The coronavirus pandemic that has shook the world in recent weeks has had a huge impact on the sports industry. Competitions across different countries and different sports have come to a standstill, and we’ve even seen the postponement of the likes of this summer’s Olympic Games in Japan and Euro 2020.

To find out more about how the sports industry is being affected, we spoke to a number of our graduates working around the world to see how much impact the crisis is having on their work on a day-to-day basis. Here, we speak to Saad Wadia, a BA (Hons) Football Business & Marketing graduate, who is the co-founder and managing director of sports consultancy Avalon Sports Group…

In the current climate sport has almost come to a standstill for the first time since WW2. What has been the direct effect on your job and what you do?

My last day out was actually the Champions League game at Anfield between Liverpool and Atletico Madrid. There was slight confusion in the air about whether the game should have gone ahead as the Manchester City versus Arsenal game the same night was called off. However, since that day football has been at a standstill and we have just been adapting to the new changes and taking things on a day-by-day basis. We manage football players in the Premier League and are working on numerous commercial opportunities in and around the game, from creating a documentary to arranging sports events in the Middle East.

Our first priority was to ensure everyone was safe and well prepared ahead of the government guidelines. Looking back at this I believe we were self-isolating and working from home since that Champions League night. Once it started to become clear about the kind of situation we were in, we then focused on adapting to these unprecedented times and being proactive in finding the best solution to any challenges regarding any employment contracts, as well as the various government schemes and changes to law that were being updated on a daily basis.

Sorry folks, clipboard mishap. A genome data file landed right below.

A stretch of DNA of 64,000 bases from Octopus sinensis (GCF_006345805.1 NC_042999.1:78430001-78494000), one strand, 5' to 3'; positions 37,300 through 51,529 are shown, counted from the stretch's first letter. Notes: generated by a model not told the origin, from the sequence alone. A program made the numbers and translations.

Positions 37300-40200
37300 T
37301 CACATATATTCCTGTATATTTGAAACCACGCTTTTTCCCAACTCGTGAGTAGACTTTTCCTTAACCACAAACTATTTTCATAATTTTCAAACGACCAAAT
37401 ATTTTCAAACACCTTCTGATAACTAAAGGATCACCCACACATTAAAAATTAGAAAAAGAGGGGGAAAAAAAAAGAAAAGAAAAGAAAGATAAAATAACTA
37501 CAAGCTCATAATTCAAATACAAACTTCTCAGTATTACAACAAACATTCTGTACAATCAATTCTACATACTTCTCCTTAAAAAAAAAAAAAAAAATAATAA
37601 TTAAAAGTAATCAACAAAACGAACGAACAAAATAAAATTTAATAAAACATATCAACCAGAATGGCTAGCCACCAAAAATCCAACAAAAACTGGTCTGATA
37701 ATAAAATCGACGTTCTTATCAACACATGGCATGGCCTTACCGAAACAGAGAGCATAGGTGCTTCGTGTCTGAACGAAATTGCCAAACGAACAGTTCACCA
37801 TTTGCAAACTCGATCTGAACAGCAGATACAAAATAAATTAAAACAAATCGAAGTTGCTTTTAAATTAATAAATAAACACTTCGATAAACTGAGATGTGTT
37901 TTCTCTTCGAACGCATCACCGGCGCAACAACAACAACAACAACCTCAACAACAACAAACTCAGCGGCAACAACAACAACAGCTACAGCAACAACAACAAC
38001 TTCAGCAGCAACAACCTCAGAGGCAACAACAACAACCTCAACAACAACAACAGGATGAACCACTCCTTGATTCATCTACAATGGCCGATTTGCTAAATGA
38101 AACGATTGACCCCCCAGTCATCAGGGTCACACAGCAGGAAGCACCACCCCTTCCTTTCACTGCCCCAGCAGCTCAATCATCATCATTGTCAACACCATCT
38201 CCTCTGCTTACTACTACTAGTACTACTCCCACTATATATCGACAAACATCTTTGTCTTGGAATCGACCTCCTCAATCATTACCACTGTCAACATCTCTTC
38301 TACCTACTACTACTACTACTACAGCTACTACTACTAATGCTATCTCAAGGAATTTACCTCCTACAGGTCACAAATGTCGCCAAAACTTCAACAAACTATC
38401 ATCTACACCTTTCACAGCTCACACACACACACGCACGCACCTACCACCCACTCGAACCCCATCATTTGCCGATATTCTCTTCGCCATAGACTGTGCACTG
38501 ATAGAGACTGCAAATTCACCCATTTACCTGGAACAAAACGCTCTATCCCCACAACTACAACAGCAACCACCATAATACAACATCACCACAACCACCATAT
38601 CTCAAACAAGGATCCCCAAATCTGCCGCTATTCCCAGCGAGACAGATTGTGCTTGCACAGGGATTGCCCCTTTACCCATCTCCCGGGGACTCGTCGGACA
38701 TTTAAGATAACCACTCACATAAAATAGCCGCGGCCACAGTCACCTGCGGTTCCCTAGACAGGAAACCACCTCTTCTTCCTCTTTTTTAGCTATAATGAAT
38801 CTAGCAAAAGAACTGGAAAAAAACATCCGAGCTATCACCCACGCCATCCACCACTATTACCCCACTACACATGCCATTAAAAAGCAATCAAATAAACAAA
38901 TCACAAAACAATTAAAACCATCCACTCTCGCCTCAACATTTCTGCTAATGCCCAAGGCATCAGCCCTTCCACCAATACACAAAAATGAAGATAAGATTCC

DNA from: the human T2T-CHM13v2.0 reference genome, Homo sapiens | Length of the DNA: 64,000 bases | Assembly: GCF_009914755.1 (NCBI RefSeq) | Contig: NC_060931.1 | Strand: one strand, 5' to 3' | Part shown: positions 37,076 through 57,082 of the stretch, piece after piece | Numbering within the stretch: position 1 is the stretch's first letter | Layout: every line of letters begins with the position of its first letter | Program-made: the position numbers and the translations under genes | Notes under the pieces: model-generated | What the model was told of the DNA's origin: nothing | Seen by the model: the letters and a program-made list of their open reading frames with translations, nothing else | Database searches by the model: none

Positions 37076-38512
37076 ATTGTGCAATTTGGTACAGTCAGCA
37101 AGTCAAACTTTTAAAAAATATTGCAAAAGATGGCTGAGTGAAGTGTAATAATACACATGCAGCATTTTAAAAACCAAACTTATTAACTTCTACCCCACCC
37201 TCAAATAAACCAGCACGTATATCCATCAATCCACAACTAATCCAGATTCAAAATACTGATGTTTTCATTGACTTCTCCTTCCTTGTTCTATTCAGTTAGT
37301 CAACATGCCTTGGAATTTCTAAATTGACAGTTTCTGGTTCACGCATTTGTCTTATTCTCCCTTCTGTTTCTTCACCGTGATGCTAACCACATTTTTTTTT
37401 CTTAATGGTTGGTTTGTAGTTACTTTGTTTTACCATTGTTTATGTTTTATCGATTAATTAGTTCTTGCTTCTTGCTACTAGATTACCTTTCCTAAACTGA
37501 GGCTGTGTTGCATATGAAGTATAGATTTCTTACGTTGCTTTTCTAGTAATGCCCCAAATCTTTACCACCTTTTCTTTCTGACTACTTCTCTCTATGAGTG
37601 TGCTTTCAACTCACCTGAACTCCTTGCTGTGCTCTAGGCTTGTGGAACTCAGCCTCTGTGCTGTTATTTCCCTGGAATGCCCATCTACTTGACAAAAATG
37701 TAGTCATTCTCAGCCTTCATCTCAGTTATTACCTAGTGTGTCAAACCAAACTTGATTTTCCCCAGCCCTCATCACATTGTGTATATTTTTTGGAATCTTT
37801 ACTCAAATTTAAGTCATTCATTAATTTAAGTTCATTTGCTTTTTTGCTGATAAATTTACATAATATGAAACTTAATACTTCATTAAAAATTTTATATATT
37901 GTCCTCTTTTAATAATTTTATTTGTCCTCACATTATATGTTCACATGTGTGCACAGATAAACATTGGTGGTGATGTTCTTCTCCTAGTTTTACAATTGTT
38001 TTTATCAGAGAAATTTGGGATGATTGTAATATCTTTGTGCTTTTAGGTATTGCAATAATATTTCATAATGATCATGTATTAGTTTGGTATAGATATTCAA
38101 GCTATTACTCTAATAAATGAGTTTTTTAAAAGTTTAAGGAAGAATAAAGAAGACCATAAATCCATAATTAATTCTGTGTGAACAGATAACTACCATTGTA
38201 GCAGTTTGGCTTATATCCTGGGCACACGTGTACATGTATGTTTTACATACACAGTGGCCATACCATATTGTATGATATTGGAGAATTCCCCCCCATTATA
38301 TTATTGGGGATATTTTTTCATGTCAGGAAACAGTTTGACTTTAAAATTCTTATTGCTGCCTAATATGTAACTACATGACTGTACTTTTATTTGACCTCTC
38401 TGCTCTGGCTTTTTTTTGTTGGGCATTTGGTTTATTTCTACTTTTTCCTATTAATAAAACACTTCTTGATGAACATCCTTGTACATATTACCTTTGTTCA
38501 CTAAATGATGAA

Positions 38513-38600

Running your own business comes with many challenges. How are you dealing with those right now in such unprecedented circumstances?

These are unprecedented times, everyone is going through it at the same time and we're all learning as it’s happening. My heart goes out to the superheroes of today at the hospitals who are doing an incredible job in fighting this. As a business, you have to look at the overall picture and understand that there's people who are in far worse situations than you and you have to put them first. This then helps you to be more flexible and look at the situation for what it is. Once you have a solid foundation like this, you can then be proactive in working on other projects for new opportunities. We have a wealth management arm for our players, and in the last few weeks this has been the busiest period as all the players are at home and are now interested in learning about new opportunities and securing their futures with the correct advice and investment opportunities for life after football. This has really given a lot of the players time to think and realise anything can happen. We have been warning players about a rainy day and something like this helps everyone to pause and reflect.